Aug 07

“The Farewell”: When Lying Is Considered Good

“Based on AN ACTUAL LIE” (announced at start of The Farewell)

“…’a good lie,’ in the doctor’s words…” Peter Debruge, Variety

“According to Chinese custom, it’s the kinder way…” Peter Travers, Rolling Stone

Director Lulu Wang‘s The Farewell is for real based on a true story about a lie—a true story she’d previously told on NPR‘s This American Life and which she’d called “In Defense of Ignorance.”

Christy Lemire,, sets up this low-key (slowish) film’s premise about a grandmother who is dying:

…(T)he family decided not to tell their matriarch to protect her and prevent her from living in fear throughout her remaining days. Instead, they planned a lavish wedding as an excuse to bring everyone together one last time…

In sharing her story with us, Wang achieves a masterful tonal balance… She’s made a film about death that’s light on its feet and never mawkish. She’s told a story about cultural clashes without ever leaning on wacky stereotypes or lazy clichés. She finds a variety of moments for her actors to shine within a large ensemble cast…

Watch the trailer below for The Farewell, starring Awkwafina as Billi. She and her parents—Haiyan (Tzi Ma) and Jian (Diana Lin)—make their home in New York. They travel to China to spend precious time with her grandmother, Nai Nai (Zhao Shuzhen).

States Inkoo Kang, Slate, comparing The Farewell to a highly popular Asian-focused film of 2018: “If last year’s Crazy Rich Asians was an affirmation of Asian American identity as distinct from the cultures of the Old World, The Farewell focuses on Billi’s diaspora blues, of not feeling entirely at home in either Asia or America.”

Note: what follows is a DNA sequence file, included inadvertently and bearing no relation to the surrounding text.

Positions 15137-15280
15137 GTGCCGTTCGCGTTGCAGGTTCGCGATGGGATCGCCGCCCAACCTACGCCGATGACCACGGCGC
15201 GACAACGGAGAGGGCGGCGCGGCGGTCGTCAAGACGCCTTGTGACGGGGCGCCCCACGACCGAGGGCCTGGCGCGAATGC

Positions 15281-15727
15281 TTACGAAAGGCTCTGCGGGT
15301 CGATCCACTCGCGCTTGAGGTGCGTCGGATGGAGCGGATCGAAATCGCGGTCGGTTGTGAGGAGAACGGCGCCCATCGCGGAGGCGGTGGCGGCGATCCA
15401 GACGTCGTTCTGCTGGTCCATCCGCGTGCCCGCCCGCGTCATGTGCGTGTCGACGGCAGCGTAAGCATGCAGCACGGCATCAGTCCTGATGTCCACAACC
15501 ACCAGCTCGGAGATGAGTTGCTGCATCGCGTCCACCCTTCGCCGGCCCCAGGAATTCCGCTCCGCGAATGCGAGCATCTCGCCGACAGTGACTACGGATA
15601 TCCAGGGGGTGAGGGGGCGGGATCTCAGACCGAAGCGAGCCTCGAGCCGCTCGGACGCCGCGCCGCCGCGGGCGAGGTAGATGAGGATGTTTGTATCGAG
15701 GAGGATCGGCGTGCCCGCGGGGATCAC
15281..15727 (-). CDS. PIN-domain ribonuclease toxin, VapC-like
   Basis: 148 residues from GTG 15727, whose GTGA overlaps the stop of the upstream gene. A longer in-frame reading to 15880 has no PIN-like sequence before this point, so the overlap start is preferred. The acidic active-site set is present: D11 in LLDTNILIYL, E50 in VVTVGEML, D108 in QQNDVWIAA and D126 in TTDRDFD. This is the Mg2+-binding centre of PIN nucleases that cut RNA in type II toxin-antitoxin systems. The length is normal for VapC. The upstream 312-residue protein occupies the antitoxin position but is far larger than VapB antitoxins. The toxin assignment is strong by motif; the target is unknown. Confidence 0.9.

The “weighty theme,” according to Anthony Lane, New Yorker, is “To whom do we owe our existence, especially as it draws to a close? Whose death is it, anyway?”

Selected Reviews

A.O. Scott, New York Times: “Wang turns her frustration and bewilderment into a gentle exploration of the cultural differences and generational schisms that have, over the years, opened up within Nai Nai’s extended family.

Emily Yoshida, New York Magazine/Vulture: “The little dramas and themes that emerge during the reunion of the film’s far-flung brood become, like a family, more than the sum of its individual parts, and an incredibly satisfying meal of a film.”

Brian Lowry, CNN: “By the end, which is probably the film’s weakest part, much of the audience will no doubt be internally debating where they stand on the whole ‘Tell them/don’t’ debate, as well as thinking about reaching out to an elderly relative who might be overdue for a call.”